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Artist Bruce Wilhelm Talks About His Playful Process



Hoping to keep her son out of trouble, Bruce Wilhelm's mother bought him a set of paints when he was a teenager. He was hooked.

Everything about painting spoke to Wilhelm and it's remained his focus for 20 years. As to why he was so captivated by this work, he's quite certain it's the pace.

"Art will slow you down," he says. "I was born tired of this silly, fast-paced, multitasking, do everything, experience nothing world."

Wilhelm's latest show, "Next," at ADA Gallery, was so named simply because he was in the middle of another show when this one was arranged. It's not his way to go into a show with a stated theme, nor does he consider future shows when painting.

ADA Gallery owner John Pollard sees the hardworking, blue-collar artist as a natural, which is why he's been showing Wilhelm's work since 2004 when he was a student.

"I think of Bruce as a bit of a scientist, using trial and error, experimenting with different ways of making marks, new ways of expressing himself," Pollard says. "He's often adding and subtracting, pulling things forward and pushing other things back."

Wilhelm recalls his undergraduate years in Virginia Commonwealth University's painting and printmaking department as essential to making him aware of a world of art possibilities. Six years after he finished there, he headed off to do graduate work at the Rhode Island School of Design. That time, he recalls, was nothing short of amazing because of the brilliant people and top-notch professors.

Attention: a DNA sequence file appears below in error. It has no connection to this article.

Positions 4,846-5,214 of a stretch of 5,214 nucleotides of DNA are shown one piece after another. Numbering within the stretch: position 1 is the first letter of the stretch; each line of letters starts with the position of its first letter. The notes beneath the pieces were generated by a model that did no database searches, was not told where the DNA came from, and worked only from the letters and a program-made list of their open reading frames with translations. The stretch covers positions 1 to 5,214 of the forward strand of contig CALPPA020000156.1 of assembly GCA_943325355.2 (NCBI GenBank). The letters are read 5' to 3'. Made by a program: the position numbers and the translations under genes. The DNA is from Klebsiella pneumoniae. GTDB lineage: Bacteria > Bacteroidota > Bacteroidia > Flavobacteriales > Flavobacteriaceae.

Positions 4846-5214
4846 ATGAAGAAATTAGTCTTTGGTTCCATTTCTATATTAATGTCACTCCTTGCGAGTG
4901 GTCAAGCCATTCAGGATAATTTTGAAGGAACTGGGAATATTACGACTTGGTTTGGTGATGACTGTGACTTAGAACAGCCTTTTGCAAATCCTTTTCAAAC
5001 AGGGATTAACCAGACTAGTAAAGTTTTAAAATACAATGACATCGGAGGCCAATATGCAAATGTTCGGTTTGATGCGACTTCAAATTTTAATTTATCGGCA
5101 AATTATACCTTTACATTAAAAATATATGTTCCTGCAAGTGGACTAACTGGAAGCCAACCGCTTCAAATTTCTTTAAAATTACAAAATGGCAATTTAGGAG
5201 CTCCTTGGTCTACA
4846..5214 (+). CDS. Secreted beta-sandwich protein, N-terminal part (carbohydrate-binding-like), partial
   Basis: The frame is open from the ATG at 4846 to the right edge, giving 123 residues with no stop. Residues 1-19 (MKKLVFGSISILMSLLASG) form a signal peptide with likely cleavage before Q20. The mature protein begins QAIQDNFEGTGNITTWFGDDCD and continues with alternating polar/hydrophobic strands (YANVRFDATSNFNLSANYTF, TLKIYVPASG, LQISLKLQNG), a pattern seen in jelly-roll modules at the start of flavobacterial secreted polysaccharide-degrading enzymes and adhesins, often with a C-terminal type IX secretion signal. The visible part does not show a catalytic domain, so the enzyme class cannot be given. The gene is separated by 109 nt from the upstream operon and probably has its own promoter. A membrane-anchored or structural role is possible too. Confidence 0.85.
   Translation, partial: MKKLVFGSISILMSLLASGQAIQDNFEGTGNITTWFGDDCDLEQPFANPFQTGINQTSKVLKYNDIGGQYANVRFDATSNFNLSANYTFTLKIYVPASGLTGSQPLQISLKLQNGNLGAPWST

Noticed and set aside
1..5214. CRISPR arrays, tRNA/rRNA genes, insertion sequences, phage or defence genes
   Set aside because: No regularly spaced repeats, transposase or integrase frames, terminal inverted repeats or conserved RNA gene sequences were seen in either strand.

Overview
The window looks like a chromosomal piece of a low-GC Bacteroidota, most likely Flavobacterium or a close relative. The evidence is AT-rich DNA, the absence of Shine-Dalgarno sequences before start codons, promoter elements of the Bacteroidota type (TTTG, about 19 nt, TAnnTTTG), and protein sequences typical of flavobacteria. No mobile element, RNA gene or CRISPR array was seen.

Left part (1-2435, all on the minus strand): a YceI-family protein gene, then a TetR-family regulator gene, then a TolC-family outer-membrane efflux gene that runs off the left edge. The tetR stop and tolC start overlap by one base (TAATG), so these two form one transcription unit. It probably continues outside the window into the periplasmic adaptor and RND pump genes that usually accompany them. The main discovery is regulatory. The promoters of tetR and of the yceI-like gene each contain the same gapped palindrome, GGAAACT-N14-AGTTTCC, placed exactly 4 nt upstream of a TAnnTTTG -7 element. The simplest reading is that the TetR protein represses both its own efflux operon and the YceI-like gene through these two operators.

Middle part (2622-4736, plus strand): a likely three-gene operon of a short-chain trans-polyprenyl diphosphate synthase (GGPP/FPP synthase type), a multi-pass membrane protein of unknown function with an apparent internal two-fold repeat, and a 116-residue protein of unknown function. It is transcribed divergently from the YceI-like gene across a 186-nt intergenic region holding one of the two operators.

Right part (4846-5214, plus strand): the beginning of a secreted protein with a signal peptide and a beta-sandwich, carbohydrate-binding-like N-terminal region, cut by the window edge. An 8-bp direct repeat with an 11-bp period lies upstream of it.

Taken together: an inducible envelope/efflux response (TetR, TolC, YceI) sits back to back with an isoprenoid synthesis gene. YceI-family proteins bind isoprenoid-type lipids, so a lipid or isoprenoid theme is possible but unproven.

"The questions that I left Rhode Island with might stay with me for the rest of my life," Wilhelm says. "But despite the shine of all these brilliant art people, I got a glimpse of the dark side of the art world. Many of them are susceptible to posturing, politics and the art world's subpar jargon: art speak."

He sees his own artistic process as playful and it often involves listing actions, colors, and descriptions of past methods to get started. The descriptions are culled from notes he takes about which processes he finds interesting in his work. From there, he'll review the lists and narrow his focus. Since he's generally not sure how a piece will turn out, he waits for inspiration before starting a painting. On occasion, that process may involve a U-turn.

"I thought the last painting was pretty good, so now I reverse the good decisions and see what I end up with," he explains. "Superinefficient, but I decided that while I need to be efficient in most aspects of my life, painting should resist that."

Because gallery owner Pollard is an artist himself, he can't bring himself to show anything he doesn't love.

"I joke that I'm not smart enough to figure out what people want to buy, so I show what I would buy and hope that I'm not alone," he says. "But seriously, it's Bruce's brain because he's always inventing and I find that exciting. I'm never bored with his work."

ADA Gallery represents Wilhelm at home and internationally, having shown his work in Dallas, London, Miami and New York. Over the years, practically every artist he knows has encouraged him to move to New York, but he knows his preference for a hermitic life prevents that.

A decade ago, Wilhelm made a list of the most probable futures of art, at the top of which was that the center of the art world would move East. He fully expects that in his lifetime, the art made in Beijing will be much more important than that made in New York. With a simply stated goal of always trying to make a better painting, Richmond's low cost of living has kept him here.

"Richmond is just big enough to support an art scene, just small enough to make your contributions count," he says, acknowledging that having Virginia Commonwealth University here is huge. "The art game is real here, not just posturing." S

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